General Data Protection Regulation (GDPR): a marketer’s overview

General Data Protection Regulation (GDPR): a marketer’s overview

The EU General Data Protection Regulation (GDPR) is the most important change in data privacy regulation in 20 years. Find out how it affects communicators.

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I wasn’t aware of the General Data Protection Regulation (GDPR). It was Darryl Sparey, UK Business Development Director at Hotwire PR who put me right.

It turns out I’m not alone in being behind the curve. According to a Data & Marketing Association’s study of 250 respondents almost half of affected businesses will be unprepared for GDPR’s enforcement date.

So, what is GDPR? And, as a communications professional, what do we need to know to safeguard ourselves and our clients? Here are the nuts and bolts of:

  • what GDPR is
  • when it becomes enforceable
  • who it affects
  • what sanctions there are for non compliance

Table of contents


What is General Data Protection Regulation (GDPR)?

The General Data Protection Regulation (GDPR) (Regulation (EU) 2016/679) is a regulation by which the European Parliament, the Council of the European Union and the European Commission intend to strengthen and unify data protection for all individuals within the European Union (EU) [Wikipedia].


What does the GDPR do?

Under the General Data Protection Regulation (GDPR), all companies will be required to gain consent from individuals before collecting their data. Users will be notified that the company wants to use their data and what they want to use it for. They will be told that they have the right to refuse parting with their personal information.


How is personal data defined?

Any information related to a natural person or ‘Data Subject’, that can be used to directly or indirectly identify the person. It can be anything from a name, a photo, an email address, bank details, posts on social networking websites, medical information, or a computer IP address. [EUGDPR.org]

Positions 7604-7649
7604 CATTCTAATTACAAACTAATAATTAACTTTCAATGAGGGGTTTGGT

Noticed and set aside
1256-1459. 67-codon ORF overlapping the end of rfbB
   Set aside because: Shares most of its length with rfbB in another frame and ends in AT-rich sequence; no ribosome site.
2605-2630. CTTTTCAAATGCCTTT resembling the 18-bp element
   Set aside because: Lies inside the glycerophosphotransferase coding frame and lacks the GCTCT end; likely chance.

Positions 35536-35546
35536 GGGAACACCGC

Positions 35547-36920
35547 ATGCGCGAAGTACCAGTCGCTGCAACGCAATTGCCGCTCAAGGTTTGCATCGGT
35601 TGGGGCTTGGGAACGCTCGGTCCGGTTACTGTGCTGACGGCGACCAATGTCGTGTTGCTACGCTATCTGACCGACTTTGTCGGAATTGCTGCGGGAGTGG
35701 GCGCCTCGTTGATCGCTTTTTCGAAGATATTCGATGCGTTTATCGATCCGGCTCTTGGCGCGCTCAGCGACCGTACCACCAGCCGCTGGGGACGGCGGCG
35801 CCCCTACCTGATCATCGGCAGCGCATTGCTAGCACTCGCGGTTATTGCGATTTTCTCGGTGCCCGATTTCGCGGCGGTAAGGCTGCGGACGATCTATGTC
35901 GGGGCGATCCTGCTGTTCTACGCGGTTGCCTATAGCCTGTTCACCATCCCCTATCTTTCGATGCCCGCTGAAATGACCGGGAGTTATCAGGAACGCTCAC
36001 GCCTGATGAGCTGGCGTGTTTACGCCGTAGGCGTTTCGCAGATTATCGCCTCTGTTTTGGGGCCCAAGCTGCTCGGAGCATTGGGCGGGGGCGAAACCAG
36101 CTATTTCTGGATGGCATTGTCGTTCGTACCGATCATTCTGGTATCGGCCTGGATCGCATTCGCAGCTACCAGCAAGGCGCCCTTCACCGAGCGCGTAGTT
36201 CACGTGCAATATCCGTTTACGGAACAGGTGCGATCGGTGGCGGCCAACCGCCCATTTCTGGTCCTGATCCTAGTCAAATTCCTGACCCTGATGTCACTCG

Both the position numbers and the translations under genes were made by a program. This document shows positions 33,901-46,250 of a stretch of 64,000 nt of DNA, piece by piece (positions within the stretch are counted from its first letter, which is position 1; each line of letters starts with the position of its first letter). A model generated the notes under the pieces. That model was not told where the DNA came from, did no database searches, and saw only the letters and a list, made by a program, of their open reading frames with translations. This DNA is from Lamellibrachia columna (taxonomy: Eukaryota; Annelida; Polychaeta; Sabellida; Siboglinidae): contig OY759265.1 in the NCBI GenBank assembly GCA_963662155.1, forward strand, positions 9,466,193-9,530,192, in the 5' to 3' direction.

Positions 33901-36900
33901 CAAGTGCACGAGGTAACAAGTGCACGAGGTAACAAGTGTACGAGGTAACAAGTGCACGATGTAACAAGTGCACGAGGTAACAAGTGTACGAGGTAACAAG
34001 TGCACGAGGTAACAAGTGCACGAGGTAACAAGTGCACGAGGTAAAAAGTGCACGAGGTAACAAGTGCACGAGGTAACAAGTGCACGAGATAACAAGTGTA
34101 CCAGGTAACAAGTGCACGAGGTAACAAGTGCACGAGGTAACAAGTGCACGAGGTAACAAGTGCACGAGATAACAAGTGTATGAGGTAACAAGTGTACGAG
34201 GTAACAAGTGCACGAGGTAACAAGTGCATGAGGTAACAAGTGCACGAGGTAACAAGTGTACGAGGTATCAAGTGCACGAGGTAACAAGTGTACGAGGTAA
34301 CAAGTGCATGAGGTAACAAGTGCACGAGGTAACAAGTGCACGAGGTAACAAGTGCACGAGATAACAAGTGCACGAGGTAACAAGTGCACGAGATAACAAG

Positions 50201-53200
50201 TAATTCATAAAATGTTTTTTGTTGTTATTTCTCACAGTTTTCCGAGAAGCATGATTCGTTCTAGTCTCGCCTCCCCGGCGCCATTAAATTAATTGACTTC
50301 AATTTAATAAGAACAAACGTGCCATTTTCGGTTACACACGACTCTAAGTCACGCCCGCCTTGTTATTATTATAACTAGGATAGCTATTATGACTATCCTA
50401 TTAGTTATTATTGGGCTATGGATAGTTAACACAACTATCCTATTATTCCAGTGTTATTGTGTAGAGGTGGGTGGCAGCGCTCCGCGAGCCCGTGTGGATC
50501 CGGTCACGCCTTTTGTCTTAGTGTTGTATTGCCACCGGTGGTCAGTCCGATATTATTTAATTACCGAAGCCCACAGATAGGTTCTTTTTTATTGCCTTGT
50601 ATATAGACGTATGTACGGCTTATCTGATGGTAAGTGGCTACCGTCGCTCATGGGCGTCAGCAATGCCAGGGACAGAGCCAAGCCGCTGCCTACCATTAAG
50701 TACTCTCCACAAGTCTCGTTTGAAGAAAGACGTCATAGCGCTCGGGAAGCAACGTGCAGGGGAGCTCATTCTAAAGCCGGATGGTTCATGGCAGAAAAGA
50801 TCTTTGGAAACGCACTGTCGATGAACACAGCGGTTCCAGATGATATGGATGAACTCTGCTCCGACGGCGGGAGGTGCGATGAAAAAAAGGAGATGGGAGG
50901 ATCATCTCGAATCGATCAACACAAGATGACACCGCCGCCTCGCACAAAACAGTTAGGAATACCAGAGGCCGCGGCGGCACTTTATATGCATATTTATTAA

Who are the winners of GDPR?

In terms of data protection: EU citizens. the law gives European citizens more control over what happens to their data.

Commercially the big winners will probably be Google, Facebook and Amazon according to Digiday because they have the direct relationship with their customers across numerous devices.

Independent publishers that lose ad revenue from the fallout may flock to products like Facebook’s Instant Articles. The upside to publishers for this will be avoiding paying the costs associated with gaining the right compliance. The downside is twofold: compromising on an ad revenue, and ceding control of distribution to Facebook.

Other likely winners are likely to be law firms, compliance companies and the EU parliament the latter potentially collecting a windfall in fines from companies which fail to comply.


Are there any losers?

​Ad-tech companies, for sure. Also, publishers that rely on third parties to sell subscriptions will suffer. If the intermediaries can’t collect data for targeted advertising, publishers will lose out on revenue.

Publishers could shift distribution to platforms such as Facebook's Instant Articles. The downside is decreased ad revenue and loss of strategic control in their distribution.​

One way for publishers to push back against Silicon Valley's stranglehold of media distribution is to band together and to create data co-ops.

Paradoxically, EU citizens may potentially suffer if media outlets go to the wall should they be unable to manage their own privacy compliance.


I don’t work in the EU - does GDPR affect me?

GDPR applies to all companies processing and holding the personal data of data subjects residing in the European Union, regardless of the company’s location.


I have email subscribers on my blog, am I affected?

Yes, according to marketing automation platform, Communigator: Under the GDPR “it is no longer enough to rely on a form fill and add the [email subscriber] to your database. Anyone can enter any email address into a form. You must now prove it was the person whose email address it was." In practice this means that website owners must ensure email address subscription capture is undertaken via a double opt-in.


What about existing personal data held?

Not only will publishers need to get permission from readers starting in 2018, but companies will need to get renewed permission from people they already have profiles on.


When does GDPR go live?

The General Data Protection Regulation (GDPR) was adopted on 27 April 2016. It becomes effective from 25 May, 2018.


How will GDPR be enforced?

With fines. Big fines. Companies that fail to comply will face eye-watering fines of up to €20 million (£17.4 million) or a maximum 4% of their global revenues - whichever is the higher.


Where can I learn more about GDPR?

About the Author Scott Guthrie

Scott Guthrie works with companies to drive business growth in the social age through strategic insight and technical know-how. Read my full bio here.

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